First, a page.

cadadr . . . . . . . . . . . . . . . . . . . . . . . . . . . . . . . . . . . . . 107
cadar . . . . . . . . . . . . . . . . . . . . . . . . . . . . . . . . . . . . . . 107
caddar . . . . . . . . . . . . . . . . . . . . . . . . . . . . . . . . . . . . . 107
cadddr . . . . . . . . . . . . . . . . . . . . . . . . . . . . . . . . . . . . . 107
caddr . . . . . . . . . . . . . . . . . . . . . . . . . . . . . . . . . . . . . . 107
cadr . . . . . . . . . . . . . . . . . . . . . . . . . . . . . . . . . . . . . . . 107
call-with-binary-input-file . . . . . . . . . . . . . . 183
call-with-binary-output-file . . . . . . . . . . . . . 183
call-with-current-continuation . . . . . . . . . . . 167
call-with-input-file. . . . . . . . . . . . . . . . . . . . . . 182
call-with-output-file . . . . . . . . . . . . . . . . . . . . 182
call-with-temporary-file-pathname . . . . . . . 233
call-with-values . . . . . . . . . . . . . . . . . . . . . . . . . . 169
canonical-host-name . . . . . . . . . . . . . . . . . . . . . . . 255
capture-imageon os2-graphics-device . . . . . . . . 301
capture-syntactic-environment . . . . . . . . . . . . . 43
car . . . . . . . . . . . . . . . . . . . . . . . . . . . . . . . . . 9, 106, 136
case . . . . . . . . . . . . . . . . . . . . . . . . . . . . . . . . . . . . 25, 27
cd . . . . . . . . . . . . . . . . . . . . . . . . . . . . . . . . . . . . . . . . . 231
cdaaar . . . . . . . . . . . . . . . . . . . . . . . . . . . . . . . . . . . . . 107
cdaadr . . . . . . . . . . . . . . . . . . . . . . . . . . . . . . . . . . . . . 107
cdaar . . . . . . . . . . . . . . . . . . . . . . . . . . . . . . . . . . . . . . 107
cdadar . . . . . . . . . . . . . . . . . . . . . . . . . . . . . . . . . . . . . 107
cdaddr . . . . . . . . . . . . . . . . . . . . . . . . . . . . . . . . . . . . . 107
cdadr . . . . . . . . . . . . . . . . . . . . . . . . . . . . . . . . . . . . . . 107
cdar . . . . . . . . . . . . . . . . . . . . . . . . . . . . . . . . . . . . . . . 107
cddaar . . . . . . . . . . . . . . . . . . . . . . . . . . . . . . . . . . . . . 107
cddadr . . . . . . . . . . . . . . . . . . . . . . . . . . . . . . . . . . . . . 107
cddar . . . . . . . . . . . . . . . . . . . . . . . . . . . . . . . . . . . . . . 107
cdddar . . . . . . . . . . . . . . . . . . . . . . . . . . . . . . . . . . . . . 107
cddddr . . . . . . . . . . . . . . . . . . . . . . . . . . . . . . . . . . . . . 107
cdddr . . . . . . . . . . . . . . . . . . . . . . . . . . . . . . . . . . . . . . 107
cddr . . . . . . . . . . . . . . . . . . . . . . . . . . . . . . . . . . . . . . . 107
cdr . . . . . . . . . . . . . . . . . . . . . . . . . . . . . . . . . 6, 106, 136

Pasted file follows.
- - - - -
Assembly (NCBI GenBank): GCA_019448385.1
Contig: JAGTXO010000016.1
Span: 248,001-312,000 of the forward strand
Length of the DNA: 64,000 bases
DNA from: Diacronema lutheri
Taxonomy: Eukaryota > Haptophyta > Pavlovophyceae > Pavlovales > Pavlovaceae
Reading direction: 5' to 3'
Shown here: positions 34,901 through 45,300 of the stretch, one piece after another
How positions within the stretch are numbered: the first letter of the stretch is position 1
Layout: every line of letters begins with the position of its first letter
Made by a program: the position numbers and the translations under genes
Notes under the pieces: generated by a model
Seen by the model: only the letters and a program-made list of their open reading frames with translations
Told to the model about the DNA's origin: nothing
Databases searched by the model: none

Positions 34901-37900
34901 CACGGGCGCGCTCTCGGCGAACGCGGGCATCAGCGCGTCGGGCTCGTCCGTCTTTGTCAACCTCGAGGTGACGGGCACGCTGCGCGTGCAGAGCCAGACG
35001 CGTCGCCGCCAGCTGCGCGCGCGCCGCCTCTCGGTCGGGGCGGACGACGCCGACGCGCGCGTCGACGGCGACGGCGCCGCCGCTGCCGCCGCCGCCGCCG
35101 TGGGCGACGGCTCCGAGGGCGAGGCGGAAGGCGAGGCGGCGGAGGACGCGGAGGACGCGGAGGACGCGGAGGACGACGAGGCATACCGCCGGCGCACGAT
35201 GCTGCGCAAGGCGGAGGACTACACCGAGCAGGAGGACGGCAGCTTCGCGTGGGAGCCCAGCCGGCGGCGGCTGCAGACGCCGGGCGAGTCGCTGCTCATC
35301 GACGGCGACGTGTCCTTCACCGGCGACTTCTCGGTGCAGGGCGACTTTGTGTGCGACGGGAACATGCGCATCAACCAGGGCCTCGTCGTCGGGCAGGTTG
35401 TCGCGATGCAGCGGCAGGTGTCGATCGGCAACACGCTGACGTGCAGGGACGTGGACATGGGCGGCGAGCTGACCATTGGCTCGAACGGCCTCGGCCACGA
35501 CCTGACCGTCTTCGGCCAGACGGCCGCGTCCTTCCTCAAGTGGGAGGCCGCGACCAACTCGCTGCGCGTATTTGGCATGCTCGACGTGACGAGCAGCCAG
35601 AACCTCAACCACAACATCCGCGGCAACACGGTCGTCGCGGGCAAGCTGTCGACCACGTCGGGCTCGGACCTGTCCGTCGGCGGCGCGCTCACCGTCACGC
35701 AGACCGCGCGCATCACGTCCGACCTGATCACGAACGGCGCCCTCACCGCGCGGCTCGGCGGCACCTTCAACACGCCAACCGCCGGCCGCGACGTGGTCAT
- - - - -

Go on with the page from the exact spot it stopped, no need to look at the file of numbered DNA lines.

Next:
ceiling . . . . . . . . . . . . . . . . . . . . . . . . . . . . . . . . . . . . . 65
ceiling->exact . . . . . . . . . . . . . . . . . . . . . . . . . . . . . 65
cell-contents . . . . . . . . . . . . . . . . . . . . . . . . . . . . . 131
cell? . . . . . . . . . . . . . . . . . . . . . . . . . . . . . . . . . . . . . . 131
char . . . . . . . . . . . . . . . . . . . . . . . . . . . . . . . . . . 210, 305
char* . . . . . . . . . . . . . . . . . . . . . . . . . . . . . . . . . . . . . . 306
char->ascii . . . . . . . . . . . . . . . . . . . . . . . . . . . . . 81, 82
char->digit . . . . . . . . . . . . . . . . . . . . . . . . . . . . . . . . 79
char->integer . . . . . . . . . . . . . . . . . . . . . . . . . . . . . . 81
char->name . . . . . . . . . . . . . . . . . . . . . . . . . . . . . . . . . 78
char-alphabetic? . . . . . . . . . . . . . . . . . . . . . . . . . . . 83
char-alphanumeric? . . . . . . . . . . . . . . . . . . . . . . . . . 83
char-ascii? . . . . . . . . . . . . . . . . . . . . . . . . . 81, 82, 87
char-bits . . . . . . . . . . . . . . . . . . . . . . . . . . . . . . . . . . 80
char-bits-limit . . . . . . . . . . . . . . . . . . . . . . . . . . . . 81
char-ci . . . . . . . . . . . . . . . . . . . . . . . . . . . . . . . . . . . . 210
char-ci<=? . . . . . . . . . . . . . . . . . . . . . . . . . . . . . . . . . 79
char-ci<? . . . . . . . . . . . . . . . . . . . . . . . . . . . . . . . . . . 79
char-ci=? . . . . . . . . . . . . . . . . . . . . . . . . . . . . . . . . . . 79
char-ci>=? . . . . . . . . . . . . . . . . . . . . . . . . . . . . . . . . . 79
char-ci>? . . . . . . . . . . . . . . . . . . . . . . . . . . . . . . . . . . 79
char-code . . . . . . . . . . . . . . . . . . . . . . . . . . . . . . . . . . 81
char-code-limit . . . . . . . . . . . . . . . . . . . . . . . . . . . . 81
char-downcase . . . . . . . . . . . . . . . . . . . . . . . . . . . . . . 79
char-graphic? . . . . . . . . . . . . . . . . . . . . . . . . . . 83, 195
char-in-alphabet? . . . . . . . . . . . . . . . . . . . . . . . . . . 86